ICANN suggests implementing DNSSEC technology immediately

The Domain Name System is vulnerable to multiple cyberattacks, so the organization has requested to implement better security measures

According to network security and ethical hacking experts from the International Institute of Cyber Security, the Internet Corporation for Assigned Names and Numbers (ICANN) has called for a collective effort to develop a security technology to reinforce reliability of Domain Name System (DNS) that can protect website operators from attacks by the most dangerous hacker groups.

To be specific, what ICANN proposes is to perform a complete implementation of the DNS Security Extensions (DNSSEC) on all unsecured domain names. The DNS system is the part of the Internet infrastructure worldwide that is responsible for moving the names of sites in common language to IP addresses needed to access websites, use email platforms, etc. DNSSEC would try to implement a new security layer for DNS.

DNSSEC technologies have existed for almost 10 years, although they are not yet widely used. According to network security specialists, less than 20% of DNS registrars worldwide have implemented this technology. It is believed that the adoption of DNSSEC has been delayed because it could reduce functionality in favor of improving security measures, and that DNSSEC was always considered an option, not as a security requirement.

This technology could prevent attacks that take advantage of replies to DNS queries by cryptographically signing DNS records to verify their authenticity.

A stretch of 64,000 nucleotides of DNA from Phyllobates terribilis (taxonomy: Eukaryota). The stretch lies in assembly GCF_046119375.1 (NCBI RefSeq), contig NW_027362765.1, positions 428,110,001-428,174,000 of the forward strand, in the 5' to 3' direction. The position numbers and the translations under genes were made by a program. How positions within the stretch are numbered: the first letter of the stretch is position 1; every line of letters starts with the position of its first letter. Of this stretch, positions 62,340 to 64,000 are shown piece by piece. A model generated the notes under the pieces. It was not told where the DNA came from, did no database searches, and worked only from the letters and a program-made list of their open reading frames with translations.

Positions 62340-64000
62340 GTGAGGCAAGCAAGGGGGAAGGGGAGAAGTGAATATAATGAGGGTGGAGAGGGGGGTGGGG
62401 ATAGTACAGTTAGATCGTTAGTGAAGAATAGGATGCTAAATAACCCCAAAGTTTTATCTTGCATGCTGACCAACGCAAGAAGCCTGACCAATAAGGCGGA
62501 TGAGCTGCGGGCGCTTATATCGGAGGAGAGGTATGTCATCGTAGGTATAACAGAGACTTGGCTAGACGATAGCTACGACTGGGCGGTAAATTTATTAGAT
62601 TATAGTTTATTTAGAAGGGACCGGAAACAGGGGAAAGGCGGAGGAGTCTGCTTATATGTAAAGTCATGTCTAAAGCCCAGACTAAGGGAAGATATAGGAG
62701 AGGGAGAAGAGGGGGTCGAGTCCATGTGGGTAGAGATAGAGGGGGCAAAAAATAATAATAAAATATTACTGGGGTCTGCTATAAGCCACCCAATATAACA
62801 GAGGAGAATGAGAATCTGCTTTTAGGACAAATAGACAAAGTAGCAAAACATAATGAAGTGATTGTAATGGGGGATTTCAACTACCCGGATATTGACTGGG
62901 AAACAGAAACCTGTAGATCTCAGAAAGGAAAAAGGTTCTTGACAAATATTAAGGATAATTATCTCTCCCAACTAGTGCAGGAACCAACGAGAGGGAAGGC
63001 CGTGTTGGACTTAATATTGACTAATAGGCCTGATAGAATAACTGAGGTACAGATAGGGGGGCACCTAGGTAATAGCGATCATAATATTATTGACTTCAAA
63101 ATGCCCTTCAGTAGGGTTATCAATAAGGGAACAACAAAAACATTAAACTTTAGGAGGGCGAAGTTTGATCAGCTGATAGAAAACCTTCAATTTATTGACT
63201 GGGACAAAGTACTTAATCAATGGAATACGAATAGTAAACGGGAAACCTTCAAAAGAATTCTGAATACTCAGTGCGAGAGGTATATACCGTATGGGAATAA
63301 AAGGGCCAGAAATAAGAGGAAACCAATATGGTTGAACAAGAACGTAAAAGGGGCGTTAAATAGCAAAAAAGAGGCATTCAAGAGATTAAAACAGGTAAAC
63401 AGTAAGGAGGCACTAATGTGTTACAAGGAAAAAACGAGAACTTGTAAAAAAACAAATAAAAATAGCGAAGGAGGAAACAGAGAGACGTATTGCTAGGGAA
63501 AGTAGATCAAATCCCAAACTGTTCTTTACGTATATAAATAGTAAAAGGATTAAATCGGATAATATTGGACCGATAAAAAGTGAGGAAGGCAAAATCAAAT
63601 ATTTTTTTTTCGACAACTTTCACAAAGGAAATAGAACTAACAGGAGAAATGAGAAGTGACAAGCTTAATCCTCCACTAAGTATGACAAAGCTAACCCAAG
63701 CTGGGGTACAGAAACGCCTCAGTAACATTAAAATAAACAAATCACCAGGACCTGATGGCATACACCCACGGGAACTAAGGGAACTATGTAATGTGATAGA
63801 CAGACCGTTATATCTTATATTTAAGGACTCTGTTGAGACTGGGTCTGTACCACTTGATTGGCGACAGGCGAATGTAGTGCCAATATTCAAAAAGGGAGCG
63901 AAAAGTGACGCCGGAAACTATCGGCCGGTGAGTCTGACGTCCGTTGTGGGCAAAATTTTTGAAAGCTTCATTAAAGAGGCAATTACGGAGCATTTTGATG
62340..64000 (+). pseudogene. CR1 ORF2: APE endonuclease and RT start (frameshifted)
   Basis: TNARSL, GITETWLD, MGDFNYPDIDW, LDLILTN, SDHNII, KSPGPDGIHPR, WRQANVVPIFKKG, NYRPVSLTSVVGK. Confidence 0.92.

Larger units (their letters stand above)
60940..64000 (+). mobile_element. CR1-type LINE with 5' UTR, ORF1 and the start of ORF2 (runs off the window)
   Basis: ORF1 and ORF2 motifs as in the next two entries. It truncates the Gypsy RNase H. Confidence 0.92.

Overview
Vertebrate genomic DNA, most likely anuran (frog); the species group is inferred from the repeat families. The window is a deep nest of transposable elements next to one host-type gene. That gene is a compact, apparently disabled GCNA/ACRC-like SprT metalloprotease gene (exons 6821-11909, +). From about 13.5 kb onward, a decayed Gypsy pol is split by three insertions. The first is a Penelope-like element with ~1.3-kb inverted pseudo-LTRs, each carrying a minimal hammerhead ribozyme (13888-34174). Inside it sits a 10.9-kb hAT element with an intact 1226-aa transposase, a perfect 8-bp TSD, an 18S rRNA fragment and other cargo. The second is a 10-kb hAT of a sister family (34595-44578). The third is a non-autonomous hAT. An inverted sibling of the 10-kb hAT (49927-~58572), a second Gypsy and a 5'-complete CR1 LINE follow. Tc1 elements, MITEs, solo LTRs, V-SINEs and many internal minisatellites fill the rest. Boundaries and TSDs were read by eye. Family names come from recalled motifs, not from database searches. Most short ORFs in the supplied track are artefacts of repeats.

The problem is that most DNSSEC implementations are incompatible with current DNS requirements. “Inherited implementations of DNSSEC break basic DNS functions, such as geo routing, it is also difficult to implement this technology in multiple vendors, so performance would be affected, as well as its availability for final users would be reduced,” said network security specialists.

According to ICANN, the total implementation of DNSSEC technology ensures that end users access legitimate online websites and services. “While this is not a solution to all Internet security issues, DNSSEC would provide additional protection to a critical sector,” adds ICANN.  

In a statement, ICANN claims that its application is backed by multiple reports that mention groups of malicious hackers exploiting a wide variety of resources and methodologies to carry out their plans.

“Some recent cyberattacks have focused on DNS; hackers make some changes to the domain name structure without authorization, so you can perform various malicious activities. DNSSEC technology is fully functional against this type of attack,” says ICANN.

ICANN also published a list of DNS security measures so that industry members can protect their customers, their information systems, and their entire infrastructure.

ICANN’s call comes shortly after the U.S. Department of Homeland Security decreed that all agencies at the federal level had to reinforce their computer security systems to the growing tide of global cyberattacks.

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